Grazing of weeds and brush by goats allows for increased grass production, which in turn, allows for more available forage for your cattle and the ability to adjust stocking rates due to more efficient pasture forage production. The differences in feeding behavior among cattle and goats uniquely fit each species to the utilization of different feeds available on a farm. Goats are browsers and typically prefer brush and forbs often referred to as weeds. Because of this preference to weeds over grass, goats can serve as a compliment to a cattle operation. According to Gipson et al, most studies indicate greater production and better pasture utilization are achieved when sheep and cattle or cattle and goats are grazed together as opposed to grazing only sheep or goats or cattle alone.
Internal parasites (stomach worms) are a major problem with goats. While cattle are more resistant to internal parasites than goats, parasites do lower gains in cattle. The parasites that infect cattle do not infect goats and those that infect goats do not infect cattle. Thus grazing both cattle and goats on the same land not only reduces the grazing pressure on the favorite forages for each species, but also reduces parasite contamination from each, making it easier to control parasites without worm medications. If worm medications are used too much, the parasites become resistant to them and the medications become less effective. Most worm medications also kill dung beetles which clean up the droppings left by cattle and goats.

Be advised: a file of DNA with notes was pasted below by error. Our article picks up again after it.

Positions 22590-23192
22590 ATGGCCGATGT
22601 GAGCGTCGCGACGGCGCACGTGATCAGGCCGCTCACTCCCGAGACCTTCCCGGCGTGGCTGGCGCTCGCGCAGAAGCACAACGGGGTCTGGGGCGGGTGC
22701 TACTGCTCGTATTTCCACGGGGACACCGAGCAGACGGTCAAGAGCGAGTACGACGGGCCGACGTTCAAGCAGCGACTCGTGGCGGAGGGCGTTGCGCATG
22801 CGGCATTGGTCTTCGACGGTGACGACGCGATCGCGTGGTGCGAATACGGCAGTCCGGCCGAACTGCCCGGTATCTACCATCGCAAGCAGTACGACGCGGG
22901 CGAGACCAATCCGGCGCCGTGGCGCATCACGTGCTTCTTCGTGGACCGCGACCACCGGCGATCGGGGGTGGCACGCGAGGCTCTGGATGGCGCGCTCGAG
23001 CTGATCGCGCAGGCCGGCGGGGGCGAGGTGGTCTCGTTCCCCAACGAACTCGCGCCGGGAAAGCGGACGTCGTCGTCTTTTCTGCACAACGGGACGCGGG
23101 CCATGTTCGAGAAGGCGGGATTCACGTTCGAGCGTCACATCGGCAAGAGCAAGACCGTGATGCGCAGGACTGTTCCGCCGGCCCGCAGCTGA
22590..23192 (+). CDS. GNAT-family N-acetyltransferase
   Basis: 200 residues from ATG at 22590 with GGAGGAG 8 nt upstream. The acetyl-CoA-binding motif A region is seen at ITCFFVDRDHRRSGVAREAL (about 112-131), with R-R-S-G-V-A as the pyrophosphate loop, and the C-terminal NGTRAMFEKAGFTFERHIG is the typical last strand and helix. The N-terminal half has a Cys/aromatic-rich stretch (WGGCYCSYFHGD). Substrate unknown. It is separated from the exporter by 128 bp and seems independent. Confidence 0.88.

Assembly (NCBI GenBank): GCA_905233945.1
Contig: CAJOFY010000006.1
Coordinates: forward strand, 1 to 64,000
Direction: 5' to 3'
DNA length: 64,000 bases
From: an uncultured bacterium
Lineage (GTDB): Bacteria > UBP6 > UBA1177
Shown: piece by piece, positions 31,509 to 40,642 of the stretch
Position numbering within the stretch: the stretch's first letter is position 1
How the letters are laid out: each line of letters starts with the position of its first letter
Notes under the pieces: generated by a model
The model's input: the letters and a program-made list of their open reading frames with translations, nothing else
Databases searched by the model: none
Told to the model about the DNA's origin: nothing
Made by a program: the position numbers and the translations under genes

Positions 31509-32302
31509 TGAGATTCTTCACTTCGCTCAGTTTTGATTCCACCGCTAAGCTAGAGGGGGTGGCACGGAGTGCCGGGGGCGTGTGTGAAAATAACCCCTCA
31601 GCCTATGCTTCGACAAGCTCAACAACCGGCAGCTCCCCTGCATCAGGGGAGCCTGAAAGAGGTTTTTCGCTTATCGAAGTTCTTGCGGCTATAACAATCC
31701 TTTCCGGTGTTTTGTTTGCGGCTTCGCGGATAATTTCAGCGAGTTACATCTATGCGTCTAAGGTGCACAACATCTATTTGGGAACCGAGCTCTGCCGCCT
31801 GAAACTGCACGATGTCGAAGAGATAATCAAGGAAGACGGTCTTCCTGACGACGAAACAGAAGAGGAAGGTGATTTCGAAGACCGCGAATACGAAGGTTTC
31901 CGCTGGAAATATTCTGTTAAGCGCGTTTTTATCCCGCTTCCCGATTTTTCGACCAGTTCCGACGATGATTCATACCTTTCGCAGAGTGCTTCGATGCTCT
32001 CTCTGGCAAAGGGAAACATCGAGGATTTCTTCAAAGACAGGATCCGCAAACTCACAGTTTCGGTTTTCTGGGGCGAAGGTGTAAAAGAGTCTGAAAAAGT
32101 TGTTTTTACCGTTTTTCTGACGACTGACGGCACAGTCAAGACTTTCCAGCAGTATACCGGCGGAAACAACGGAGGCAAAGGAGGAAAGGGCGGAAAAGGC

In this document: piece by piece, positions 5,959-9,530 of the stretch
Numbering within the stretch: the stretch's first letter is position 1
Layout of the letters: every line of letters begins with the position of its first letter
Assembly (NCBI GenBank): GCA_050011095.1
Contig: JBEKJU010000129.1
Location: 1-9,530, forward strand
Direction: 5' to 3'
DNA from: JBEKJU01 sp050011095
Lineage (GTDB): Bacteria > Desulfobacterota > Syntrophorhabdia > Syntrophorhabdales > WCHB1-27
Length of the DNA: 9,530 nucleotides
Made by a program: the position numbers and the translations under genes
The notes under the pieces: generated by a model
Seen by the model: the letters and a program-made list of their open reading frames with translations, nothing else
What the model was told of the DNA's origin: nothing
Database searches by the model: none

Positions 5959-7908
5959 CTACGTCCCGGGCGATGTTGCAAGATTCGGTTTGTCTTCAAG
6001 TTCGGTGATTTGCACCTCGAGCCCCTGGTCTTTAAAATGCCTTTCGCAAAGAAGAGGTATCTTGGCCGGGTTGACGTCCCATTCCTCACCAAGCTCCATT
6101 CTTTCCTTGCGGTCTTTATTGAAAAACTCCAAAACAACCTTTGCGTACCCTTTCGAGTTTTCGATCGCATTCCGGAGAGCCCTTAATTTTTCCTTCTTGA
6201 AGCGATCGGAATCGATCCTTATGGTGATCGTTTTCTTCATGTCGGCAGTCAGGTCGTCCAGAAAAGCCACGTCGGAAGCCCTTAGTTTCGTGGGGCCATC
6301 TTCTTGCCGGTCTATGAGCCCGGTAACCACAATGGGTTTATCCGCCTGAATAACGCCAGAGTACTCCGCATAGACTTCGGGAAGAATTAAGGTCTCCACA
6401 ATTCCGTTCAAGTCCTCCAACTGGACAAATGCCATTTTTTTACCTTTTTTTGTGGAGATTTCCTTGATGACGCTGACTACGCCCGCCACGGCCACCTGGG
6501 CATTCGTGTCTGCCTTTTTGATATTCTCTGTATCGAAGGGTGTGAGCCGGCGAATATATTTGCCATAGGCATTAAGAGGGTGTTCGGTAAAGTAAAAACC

The benefits from grazing both cattle and goats on the same pastures include: more meat produced per acre, less money spent for weed and internal parasite control, less adverse effects of herbicides and worm medications on the environment, and healthier livestock. For more information please contact Rebecca Schafer at Rebecca.Schafer@sdstate.edu.
Monday, August 10, 2009
The Daybreak Ranch belonging to Jim and Carol Faulstich and their daughter Jacque and her husband Adam Roth, was nominated for and won the Region VII Environmental Stewardship Award. Located in Hyde County, South Dakota, the Daybreak Ranch is a commercial cow-calf operation that manages approximately 350 cow-calf pairs on more than 5,000 acres of land. The video can also be found at http://www.youtube.com/watch?v=RaT1RHilg_U or you can watch the video below. You can also read a full article from The Green Sheet Farm Forum at http://www.aberdeennews.com/apps/pbcs.dll/article?AID=/20090731/FARMFORUM/907310309/-1/farmforum
Monday, June 1, 2009